Goldenrod Tea: An Herbal Blend for Urinary Tract Infections

Written and Photographed by Juliet Blankespoor

Goldenrod Tea An Herbal Blend for Urinary Tract Infections

Need to get your urinary tract back on track? This tea blend is helpful for addressing the symptoms and the root cause (primarily, bacterial infection) of urinary tract infections (UTIs). The herbs in this formula soothe inflamed urinary mucosal membranes through their demulcent, astringent, and anti-inflammatory actions. They are also antimicrobial as well as diuretic—they help flush out bacteria by promoting urination.

It’s important that the tea be drunk at room temperature, which augments the herbs’ diuretic effect. It is also prudent to take an immune-stimulating tincture—along with the tea—to enhance the body’s innate immune efforts in combating the bacterial infection. Good immune-stimulating medicinals for UTIs include echinacea (Echinacea purpurea), spilanthes (Acmella oleracea), and usnea (Usnea spp.) Additionally, you can drink unsweetened cranberry and blueberry juice along with the tea. Avoid sugar and natural sweeteners until the infection clears.

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Admiring a golden friend (Goldenrod - Solidago spp.) in the wild

Admiring a golden friend (Solidago spp.) in the wild

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If the infection worsens or fails to clear up after three days, consult your health care provider—antibiotics may be necessary. If you develop a fever, lower back pain, or feel really sick and achy, you may have a kidney infection; seek immediate medical attention, as kidney infections have the potential to irreparably damage the kidneys and are best resolved by antibiotics, not herbs.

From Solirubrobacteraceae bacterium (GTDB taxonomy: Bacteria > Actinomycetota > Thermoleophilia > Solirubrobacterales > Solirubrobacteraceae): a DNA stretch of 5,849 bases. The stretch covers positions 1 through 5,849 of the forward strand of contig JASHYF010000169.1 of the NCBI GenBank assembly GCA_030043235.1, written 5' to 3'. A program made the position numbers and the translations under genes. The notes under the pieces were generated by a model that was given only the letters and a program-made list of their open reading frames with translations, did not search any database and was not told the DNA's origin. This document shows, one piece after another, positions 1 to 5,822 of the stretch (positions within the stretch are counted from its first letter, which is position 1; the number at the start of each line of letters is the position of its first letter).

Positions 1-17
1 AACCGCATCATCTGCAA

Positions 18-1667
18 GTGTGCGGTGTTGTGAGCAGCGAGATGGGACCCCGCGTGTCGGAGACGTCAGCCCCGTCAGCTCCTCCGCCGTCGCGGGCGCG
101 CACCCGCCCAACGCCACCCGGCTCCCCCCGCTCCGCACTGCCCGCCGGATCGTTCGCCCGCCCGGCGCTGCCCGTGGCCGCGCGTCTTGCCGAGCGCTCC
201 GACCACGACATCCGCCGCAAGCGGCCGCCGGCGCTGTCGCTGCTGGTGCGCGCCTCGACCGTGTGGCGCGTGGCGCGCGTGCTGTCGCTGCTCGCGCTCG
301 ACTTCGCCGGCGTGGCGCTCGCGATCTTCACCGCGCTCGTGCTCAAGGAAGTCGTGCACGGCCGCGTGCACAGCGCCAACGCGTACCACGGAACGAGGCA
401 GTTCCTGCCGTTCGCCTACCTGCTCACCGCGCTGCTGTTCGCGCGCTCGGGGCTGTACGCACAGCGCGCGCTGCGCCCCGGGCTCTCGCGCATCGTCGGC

Most UTIs are caused by bacteria found in the vagina or genitourinary tract (much rarer) but sometimes they are caused by a sexually transmitted infection (STI). If you have had unprotected sex, or your partner has potentially had unprotected sex, you’ll want to rule out an STI as the cause of infection.

  • 1 Tablespoon goldenrod flower and leaf (Solidago spp.)
  • 1 Tablespoon marshmallow root (Althaea officinalis)
  • 2 Tablespoons corn silk (Zea mays)
  •  Tablespoons uva-ursi leaf (Arctostaphylos uva-ursi)

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If the uva-ursi leaf is whole, crush it with a mortar and pestle or grind in a coffee grinder. Add the uva-ursi and marshmallow root to 32 ounces (1 L) of water in a small pot. Simmer covered for twenty minutes. Turn off the heat and add the corn silk and goldenrod. Infuse covered until the tea cools to room temperature and strain. Adults may drink up to 4 cups (32 ounces or 1 L) a day for up to one week.

The measurements in this blend are for dried cut and sifted herbs (store-bought). If you’re using homegrown or wildcrafted herbs—or fresh herbs—use larger quantities. See below for important precautions regarding uva-ursi.

Safety and Contraindications: Goldenrod can be overly drying as a beverage or tonic tea for people with a dry constitution, as it is diuretic, astringent, and decongestant. Short-term usage shouldn’t be a problem. Do not use in pregnancy. Although rare, goldenrod has caused allergic contact dermatitis after both handling and oral administration.1 Those with Asteraceae allergies should exercise caution with goldenrod. If you are harvesting your own goldenrod, be sure to gather only true Solidago species because there are deadly look-alikes (please see my in-depth article on goldenrod for details).

Herbs for UTIs (Urinary Tract Infections):
Co-Starring Herbal Featurettes

A bee pollinating goldenrod (Solidago spp.)

A bee pollinating goldenrod (Solidago spp.)

Goldenrod (Solidago spp.)